- This revelation throughout the entire OT, not only in the period before but also in the period of the prophets, is preparatory in character. It is given in signs, dreams and visions, by means of the casting of lot, Urim and Thummin, angels and the Mal’akh Yhwh; it usually occurs at definite moments, ceases and becomes a matter of the past. It is more or less external, stays outside of and above man, is a revelation to rather than in man, and indicates by means of this peculiarity that it serves to usher in and prepare for the highest and lasting revelation to God in the person of Christ and his continuous abode in the church.
- Accordingly, the OT does not give a complete revelation of God’s being. It does indeed furnish a true and reliable knowledge of God, but not a knowledge adequate to his being. The stone at Bethel, the pillar of cloud and the pillar of fire in the desert, the thunder on Sinai, the cloud in the tabernacle, the ark of the covenant, etc., are so many signs and pledges of his presence, but they do not comprise him. Moses, unto whom the Lord spake as a man speaketh unto his friend, did not see God until he passed by, Ex. 33:23. Man cannot see God and live, Ex. 33:20; Lev. 16:2. He is without form, Deut. 4:12, 15. He is unpicturable, Ex. 20:4. He dwells in darkness. Clouds and darkness are the indication of his presence, Ex. 20:21; Deut. 4:11; 5:22; I Kings 8:12; II Chron. 6:1.
- The same God who in his revelation limits himself, as it were, to definite places, occasions, and persons, is, nevertheless, exalted infinitely high above the whole realm of nature and every creature. Even in those parts of Scripture which stress his temporal and local manifestation the idea of his exaltation and omnipotence is not wanting: the Lord who walks in the garden is the Creator of heaven and earth. The God who appears to Jacob determines the future. Although the God of Israel dwells in the midst of His people in the house which Solomon builds for him, yet even the heaven of heavens cannot contain him, I Kings 8:27. He reveals himself in nature, and lives along with his people, as it were; but at the same time he is Incomprehensible, Job 26:14; 36:26; 37:5, the Incomparable, Is. 40:18, 25; 46:5; the One who is exalted infinitely above time and space and every creature, Is. 40:12ff.; 41:4; 44:6; 48:12, the one and only true God, Ex. 20:3, 11; Deut. 4:35, 39; 32:19; I Sam. 2:2; Is. 44:8. Although he, indeed, reveals himself in his names, no name expresses him adequately. He is without name. His name is wonderful, Gen. 32:29; Judges 13:18; Prov. 30:4. The profundities of Deity are far too deep to be sounded by us, Job 11:7, 8; Ecc. Sir. 43:34, 35. To summarize: throughout the entire OT these two elements are found side by side: (a) “God dwelleth with him that is of a contrite and humble spirit,” and (b) he is at the same time “the High and Lofty One that inhabiteth eternity, whose name is Holy,” Is. 57:15.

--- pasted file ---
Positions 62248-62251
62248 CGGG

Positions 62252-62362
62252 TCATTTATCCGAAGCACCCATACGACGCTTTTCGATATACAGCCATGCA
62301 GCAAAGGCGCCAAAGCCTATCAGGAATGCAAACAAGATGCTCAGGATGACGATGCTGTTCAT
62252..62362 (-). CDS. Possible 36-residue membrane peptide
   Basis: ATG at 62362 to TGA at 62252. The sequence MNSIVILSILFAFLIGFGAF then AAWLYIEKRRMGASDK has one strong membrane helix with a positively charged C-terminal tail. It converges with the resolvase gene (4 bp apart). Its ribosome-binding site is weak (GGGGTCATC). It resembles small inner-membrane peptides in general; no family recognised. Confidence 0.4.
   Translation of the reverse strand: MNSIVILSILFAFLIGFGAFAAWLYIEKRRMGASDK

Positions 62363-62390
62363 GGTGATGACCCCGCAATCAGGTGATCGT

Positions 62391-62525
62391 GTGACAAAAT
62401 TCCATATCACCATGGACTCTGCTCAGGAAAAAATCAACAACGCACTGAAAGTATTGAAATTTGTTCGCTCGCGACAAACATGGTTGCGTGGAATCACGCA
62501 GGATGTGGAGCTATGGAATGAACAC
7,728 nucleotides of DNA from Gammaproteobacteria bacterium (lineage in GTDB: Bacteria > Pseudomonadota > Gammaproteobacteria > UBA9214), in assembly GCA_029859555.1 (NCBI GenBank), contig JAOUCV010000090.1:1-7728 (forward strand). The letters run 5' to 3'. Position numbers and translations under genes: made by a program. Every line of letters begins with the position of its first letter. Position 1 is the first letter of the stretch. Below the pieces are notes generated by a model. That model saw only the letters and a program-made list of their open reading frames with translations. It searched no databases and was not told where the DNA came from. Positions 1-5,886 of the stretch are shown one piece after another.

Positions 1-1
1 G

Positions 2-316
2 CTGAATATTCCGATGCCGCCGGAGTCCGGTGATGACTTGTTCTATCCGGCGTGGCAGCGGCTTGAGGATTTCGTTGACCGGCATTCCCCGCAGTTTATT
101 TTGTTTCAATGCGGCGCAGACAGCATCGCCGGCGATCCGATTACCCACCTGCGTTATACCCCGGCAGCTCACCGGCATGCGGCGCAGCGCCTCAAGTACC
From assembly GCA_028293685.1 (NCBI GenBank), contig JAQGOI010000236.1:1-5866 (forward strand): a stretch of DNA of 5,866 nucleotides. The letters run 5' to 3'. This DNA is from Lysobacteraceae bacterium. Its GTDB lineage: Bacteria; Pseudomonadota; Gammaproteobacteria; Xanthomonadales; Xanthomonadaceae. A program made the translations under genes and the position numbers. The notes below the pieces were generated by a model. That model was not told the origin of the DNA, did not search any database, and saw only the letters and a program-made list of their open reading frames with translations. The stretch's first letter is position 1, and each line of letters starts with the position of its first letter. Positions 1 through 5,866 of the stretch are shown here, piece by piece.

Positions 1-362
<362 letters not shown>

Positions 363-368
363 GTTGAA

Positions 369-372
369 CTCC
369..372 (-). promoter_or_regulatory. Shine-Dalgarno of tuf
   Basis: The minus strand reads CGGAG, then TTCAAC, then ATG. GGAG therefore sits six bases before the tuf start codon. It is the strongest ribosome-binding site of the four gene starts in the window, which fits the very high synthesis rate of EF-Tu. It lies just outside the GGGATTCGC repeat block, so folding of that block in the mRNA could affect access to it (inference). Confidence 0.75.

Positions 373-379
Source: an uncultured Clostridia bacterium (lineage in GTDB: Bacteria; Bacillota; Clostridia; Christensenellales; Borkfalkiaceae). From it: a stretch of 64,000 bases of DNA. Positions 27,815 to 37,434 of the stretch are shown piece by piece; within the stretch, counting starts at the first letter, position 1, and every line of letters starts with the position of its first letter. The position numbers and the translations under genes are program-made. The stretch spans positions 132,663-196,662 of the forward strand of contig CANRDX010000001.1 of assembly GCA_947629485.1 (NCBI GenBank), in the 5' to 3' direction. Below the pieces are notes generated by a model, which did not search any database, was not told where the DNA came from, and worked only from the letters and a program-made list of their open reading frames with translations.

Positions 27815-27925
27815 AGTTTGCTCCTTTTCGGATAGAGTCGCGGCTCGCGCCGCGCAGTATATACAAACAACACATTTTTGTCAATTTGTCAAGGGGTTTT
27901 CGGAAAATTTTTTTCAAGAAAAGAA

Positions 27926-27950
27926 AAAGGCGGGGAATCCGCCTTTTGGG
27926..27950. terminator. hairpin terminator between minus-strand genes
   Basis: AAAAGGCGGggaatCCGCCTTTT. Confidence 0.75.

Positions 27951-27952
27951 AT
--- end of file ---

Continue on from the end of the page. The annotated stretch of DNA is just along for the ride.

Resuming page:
I. The Knowledge of God
1. Explain “the finite cannot grasp the infinite”? (pg. 41)
In Latin: finitum non capax infinitum. The finite is limited to the realm of the ‘phenomenal’ realm of the senses and our knowledge comes only by what we can hear, see, smell, taste, touch. We are limited to this realm and cannot ascend into the heights of the infinite (‘noumenal’) realm in which God exists because we are not made for that realm. Even speaking a priori, we have innate ideas which we view the world, and if all things were equal and we were not in a state of “fallenness” then we might be able to apprehend the existence of God. As it is, we are fallen and cannot apprehend the existence of God, although we cannot deny his existence (Rom.1), but even as God “condescends” as Calvin says to us, by revealing himself to us, our knowledge of his being is still limited because we are creatures, he is the Creator. We can apprehend God when he reveals himself to us in his creation, but we are never able to comprehend him.
Bavinck says: “Religion and the knowledge of God can have their origin only in revelation…It is impossible for God fully to reveal himself to and in his creatures, for the finite does not grasp the infinite” (Mt. 11:27; cf. Deut. 29:29).
2. What does Bavinck mean when he says that there is a knowledge of God which is “natural, universal and necessary”? (pg. 44)